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Ringing the Changes


A method of swindling by changing gold and silver in payment of goods. For example: A man goes to a tavern and asks for two-pennyworth of whisky. He lays on the counter half a sovereign, and receives nine shillings and tenpence in change. “Oh!” (says the man) “give me the half-sovereign back, I have such a lot of change.” He then takes up ten shillings in silver and receives back the half-sovereign. The barmaid is about to take up the silver when the man says, “Give me a sovereign in lieu of this half-sovereign and ten shillingsworth of silver.” This is done, and, of course, the barmaid loses ten shillings by the transaction.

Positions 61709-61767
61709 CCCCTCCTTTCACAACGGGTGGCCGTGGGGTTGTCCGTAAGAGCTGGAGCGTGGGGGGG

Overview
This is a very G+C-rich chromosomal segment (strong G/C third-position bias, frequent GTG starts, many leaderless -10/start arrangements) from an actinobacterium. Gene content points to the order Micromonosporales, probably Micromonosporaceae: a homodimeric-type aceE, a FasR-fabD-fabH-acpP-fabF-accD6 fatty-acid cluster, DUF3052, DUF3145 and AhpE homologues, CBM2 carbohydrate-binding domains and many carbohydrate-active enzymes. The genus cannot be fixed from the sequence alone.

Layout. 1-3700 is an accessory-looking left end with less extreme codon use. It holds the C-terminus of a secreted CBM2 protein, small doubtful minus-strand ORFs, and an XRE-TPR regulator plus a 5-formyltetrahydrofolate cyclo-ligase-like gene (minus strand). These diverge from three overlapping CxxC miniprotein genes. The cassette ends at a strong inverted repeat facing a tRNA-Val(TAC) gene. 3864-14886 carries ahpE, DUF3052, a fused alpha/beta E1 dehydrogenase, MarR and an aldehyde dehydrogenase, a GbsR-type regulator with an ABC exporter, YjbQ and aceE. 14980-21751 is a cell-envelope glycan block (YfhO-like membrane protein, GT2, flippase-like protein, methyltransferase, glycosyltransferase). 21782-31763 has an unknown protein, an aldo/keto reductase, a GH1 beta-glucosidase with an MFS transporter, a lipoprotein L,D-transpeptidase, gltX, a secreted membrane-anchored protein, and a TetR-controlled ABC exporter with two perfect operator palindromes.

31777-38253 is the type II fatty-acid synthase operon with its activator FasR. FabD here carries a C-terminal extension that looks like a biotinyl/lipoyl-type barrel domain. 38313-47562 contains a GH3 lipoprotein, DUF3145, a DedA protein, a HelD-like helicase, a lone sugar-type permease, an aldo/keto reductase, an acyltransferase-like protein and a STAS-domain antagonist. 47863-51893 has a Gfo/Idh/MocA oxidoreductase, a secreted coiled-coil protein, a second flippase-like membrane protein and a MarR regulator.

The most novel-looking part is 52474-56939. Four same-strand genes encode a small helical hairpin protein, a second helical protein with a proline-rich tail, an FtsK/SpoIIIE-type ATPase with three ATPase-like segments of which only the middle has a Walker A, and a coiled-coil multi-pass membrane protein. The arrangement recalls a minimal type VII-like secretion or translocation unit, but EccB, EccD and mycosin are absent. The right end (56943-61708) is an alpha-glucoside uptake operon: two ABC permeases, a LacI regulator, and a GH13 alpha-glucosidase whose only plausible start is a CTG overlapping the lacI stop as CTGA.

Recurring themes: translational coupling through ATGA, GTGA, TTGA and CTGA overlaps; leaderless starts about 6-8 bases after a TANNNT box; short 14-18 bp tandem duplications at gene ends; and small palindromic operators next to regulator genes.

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Entry taken from Dictionary of Phrase and Fable, edited by the Rev. E. Cobham Brewer, LL.D. and revised in 1895.

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Ring Down
Ring Finger
Ring Posies
Ring a Ding-ding
Ring in the Ear
Ring of Invisibility (The)
Ring One’s Own Bell (To)
Rings Noted in Fable
Ringing Changes
Ringing the Changes
Ringing Island
Rip (A)
Rip Van Winkle
Riphean or Rhiphæan Rocks
Riquet with a Tuft